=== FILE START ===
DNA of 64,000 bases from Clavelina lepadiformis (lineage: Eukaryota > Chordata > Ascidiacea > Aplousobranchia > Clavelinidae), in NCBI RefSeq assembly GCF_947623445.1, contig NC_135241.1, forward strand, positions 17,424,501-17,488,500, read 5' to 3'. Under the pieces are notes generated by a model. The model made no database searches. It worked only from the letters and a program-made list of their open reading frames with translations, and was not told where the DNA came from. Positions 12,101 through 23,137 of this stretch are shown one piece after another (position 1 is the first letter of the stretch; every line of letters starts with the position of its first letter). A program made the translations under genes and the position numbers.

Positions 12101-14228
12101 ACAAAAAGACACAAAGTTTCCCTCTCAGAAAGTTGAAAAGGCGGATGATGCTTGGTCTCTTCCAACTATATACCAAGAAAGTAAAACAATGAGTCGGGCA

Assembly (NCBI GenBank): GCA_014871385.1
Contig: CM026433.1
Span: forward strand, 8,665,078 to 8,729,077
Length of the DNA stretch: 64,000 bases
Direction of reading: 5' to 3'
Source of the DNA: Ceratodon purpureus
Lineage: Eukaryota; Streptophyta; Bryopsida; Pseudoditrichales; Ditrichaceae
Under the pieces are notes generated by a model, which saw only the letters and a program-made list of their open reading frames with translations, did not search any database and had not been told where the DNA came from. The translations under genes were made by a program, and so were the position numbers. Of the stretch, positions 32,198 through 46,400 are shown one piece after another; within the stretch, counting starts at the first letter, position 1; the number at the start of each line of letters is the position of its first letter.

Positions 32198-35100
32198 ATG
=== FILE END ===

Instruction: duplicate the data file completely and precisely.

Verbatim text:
DNA of 64,000 bases from Clavelina lepadiformis (lineage: Eukaryota > Chordata > Ascidiacea > Aplousobranchia > Clavelinidae), in NCBI RefSeq assembly GCF_947623445.1, contig NC_135241.1, forward strand, positions 17,424,501-17,488,500, read 5' to 3'. Under the pieces are notes generated by a model. The model made no database searches. It worked only from the letters and a program-made list of their open reading frames with translations, and was not told where the DNA came from. Positions 12,101 through 23,137 of this stretch are shown one piece after another (position 1 is the first letter of the stretch; every line of letters starts with the position of its first letter). A program made the translations under genes and the position numbers.

Positions 12101-14228
12101 ACAAAAAGACACAAAGTTTCCCTCTCAGAAAGTTGAAAAGGCGGATGATGCTTGGTCTCTTCCAACTATATACCAAGAAAGTAAAACAATGAGTCGGGCA

Assembly (NCBI GenBank): GCA_014871385.1
Contig: CM026433.1
Span: forward strand, 8,665,078 to 8,729,077
Length of the DNA stretch: 64,000 bases
Direction of reading: 5' to 3'
Source of the DNA: Ceratodon purpureus
Lineage: Eukaryota; Streptophyta; Bryopsida; Pseudoditrichales; Ditrichaceae
Under the pieces are notes generated by a model, which saw only the letters and a program-made list of their open reading frames with translations, did not search any database and had not been told where the DNA came from. The translations under genes were made by a program, and so were the position numbers. Of the stretch, positions 32,198 through 46,400 are shown one piece after another; within the stretch, counting starts at the first letter, position 1; the number at the start of each line of letters is the position of its first letter.

Positions 32198-35100
32198 ATG